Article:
To what can we look to inspire our photographic style, and what are the benefits of knowing our photographic style? As photographers, we fly, drive or hike into the world’s farthest corners to be surrounded by beautiful landscapes or a constant whirl of exotic people and events.
Many nature photographers disparage the Midwest’s lack of scenery. What they’re missing is an untouched wilderness that stretches along miles of Great Lakes coastline—the U.P., Michigan’s Upper Peninsula. Nowhere in the United States will you find an area that more reflects the dramatic seasonal changes of beautiful winters, colorful falls and blooming springs through a changing landscape that offers more to the photographer than prairies, woods and wildflowers.
Plunging more than 20 feet from the forest above, Pearsoney Falls is one of many breathtaking waterfalls tucked away in the Southern Oregon Cascades. Named after two families who were among the first pioneers in the area, the Pearsons and the Mahoneys, Pearsoney Falls is accessed by a short trail near the historic town of Prospect, 40 miles north of Medford.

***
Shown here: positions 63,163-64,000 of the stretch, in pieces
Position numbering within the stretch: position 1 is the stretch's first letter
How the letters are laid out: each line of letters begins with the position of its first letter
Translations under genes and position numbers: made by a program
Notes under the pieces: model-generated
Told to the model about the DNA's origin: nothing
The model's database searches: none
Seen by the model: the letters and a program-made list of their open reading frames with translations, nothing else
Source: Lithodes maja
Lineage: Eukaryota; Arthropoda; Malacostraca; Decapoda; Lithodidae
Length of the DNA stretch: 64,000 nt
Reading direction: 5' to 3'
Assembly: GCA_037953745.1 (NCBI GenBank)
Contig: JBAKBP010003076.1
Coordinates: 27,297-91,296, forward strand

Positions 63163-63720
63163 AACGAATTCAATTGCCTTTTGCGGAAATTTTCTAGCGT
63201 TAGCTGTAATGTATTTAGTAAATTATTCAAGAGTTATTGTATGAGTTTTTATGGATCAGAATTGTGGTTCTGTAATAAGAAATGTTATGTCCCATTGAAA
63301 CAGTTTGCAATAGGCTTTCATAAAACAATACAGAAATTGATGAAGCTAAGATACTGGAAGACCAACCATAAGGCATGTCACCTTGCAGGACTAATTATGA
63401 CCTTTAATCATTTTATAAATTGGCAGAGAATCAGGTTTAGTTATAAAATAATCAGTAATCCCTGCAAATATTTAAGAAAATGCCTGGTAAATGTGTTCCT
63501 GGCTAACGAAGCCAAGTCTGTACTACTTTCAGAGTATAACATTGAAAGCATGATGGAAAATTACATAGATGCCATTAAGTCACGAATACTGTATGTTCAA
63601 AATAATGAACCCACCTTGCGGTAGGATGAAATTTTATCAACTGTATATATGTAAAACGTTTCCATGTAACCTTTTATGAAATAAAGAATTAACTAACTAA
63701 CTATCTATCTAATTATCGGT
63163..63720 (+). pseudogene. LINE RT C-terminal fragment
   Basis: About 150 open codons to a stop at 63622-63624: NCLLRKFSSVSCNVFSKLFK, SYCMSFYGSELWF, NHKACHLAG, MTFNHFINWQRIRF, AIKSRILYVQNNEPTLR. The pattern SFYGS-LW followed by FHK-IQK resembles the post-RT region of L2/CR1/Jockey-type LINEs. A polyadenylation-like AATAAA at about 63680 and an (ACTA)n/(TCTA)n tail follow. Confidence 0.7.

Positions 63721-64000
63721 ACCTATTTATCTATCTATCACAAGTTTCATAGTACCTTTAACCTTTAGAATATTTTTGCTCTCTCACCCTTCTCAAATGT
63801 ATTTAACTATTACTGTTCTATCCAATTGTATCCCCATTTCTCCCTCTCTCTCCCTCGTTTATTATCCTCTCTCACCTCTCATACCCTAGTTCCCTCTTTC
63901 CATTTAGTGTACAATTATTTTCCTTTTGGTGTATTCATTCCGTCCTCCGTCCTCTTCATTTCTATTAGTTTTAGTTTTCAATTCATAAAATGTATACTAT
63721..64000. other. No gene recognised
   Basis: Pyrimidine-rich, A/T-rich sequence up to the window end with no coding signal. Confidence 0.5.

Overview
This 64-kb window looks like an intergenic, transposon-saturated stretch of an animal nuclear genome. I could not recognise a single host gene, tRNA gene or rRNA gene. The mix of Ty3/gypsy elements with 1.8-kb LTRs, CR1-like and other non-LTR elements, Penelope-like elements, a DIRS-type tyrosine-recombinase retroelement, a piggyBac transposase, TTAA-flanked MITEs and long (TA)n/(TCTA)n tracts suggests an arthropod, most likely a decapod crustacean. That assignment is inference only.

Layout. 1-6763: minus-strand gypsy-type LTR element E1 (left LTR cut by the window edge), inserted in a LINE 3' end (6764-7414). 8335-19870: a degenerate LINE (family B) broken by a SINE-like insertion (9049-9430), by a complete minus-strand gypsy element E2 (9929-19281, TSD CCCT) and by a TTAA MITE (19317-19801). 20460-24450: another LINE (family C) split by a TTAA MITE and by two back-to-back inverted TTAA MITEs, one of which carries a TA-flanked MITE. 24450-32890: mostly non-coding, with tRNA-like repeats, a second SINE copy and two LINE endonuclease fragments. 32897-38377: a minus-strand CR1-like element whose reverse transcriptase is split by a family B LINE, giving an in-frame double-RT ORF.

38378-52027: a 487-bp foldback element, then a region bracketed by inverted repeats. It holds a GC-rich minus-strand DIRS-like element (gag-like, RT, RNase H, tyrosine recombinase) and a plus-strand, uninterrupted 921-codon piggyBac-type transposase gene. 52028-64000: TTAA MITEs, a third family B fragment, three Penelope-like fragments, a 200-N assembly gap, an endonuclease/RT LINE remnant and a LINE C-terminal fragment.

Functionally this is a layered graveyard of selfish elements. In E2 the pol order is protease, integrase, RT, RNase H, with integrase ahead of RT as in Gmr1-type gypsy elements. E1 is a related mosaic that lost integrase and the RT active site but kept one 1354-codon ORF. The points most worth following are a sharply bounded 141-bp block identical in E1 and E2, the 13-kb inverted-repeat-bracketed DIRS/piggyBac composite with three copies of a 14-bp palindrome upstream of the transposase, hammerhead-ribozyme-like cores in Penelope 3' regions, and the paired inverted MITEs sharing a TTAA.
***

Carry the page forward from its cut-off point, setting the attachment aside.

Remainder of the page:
From the Pacific Northwest and beyond, top nature photographer Gary Braasch takes on the planet
With those three words always top of mind, photojournalist Gary Braasch embarked on a career where environmental issues and conservation have remained the heart and soul of his work for more than 25 years. From threats to coral reefs in the Philippines to the endangered wetlands in Argentina and all points in between, his powerful photographs tell a compelling story about the state of the world’s most imperiled places.
Shooting at the edges of the day, Art Wolfe pursues an ongoing photographic quest to unite the heavens and the landscape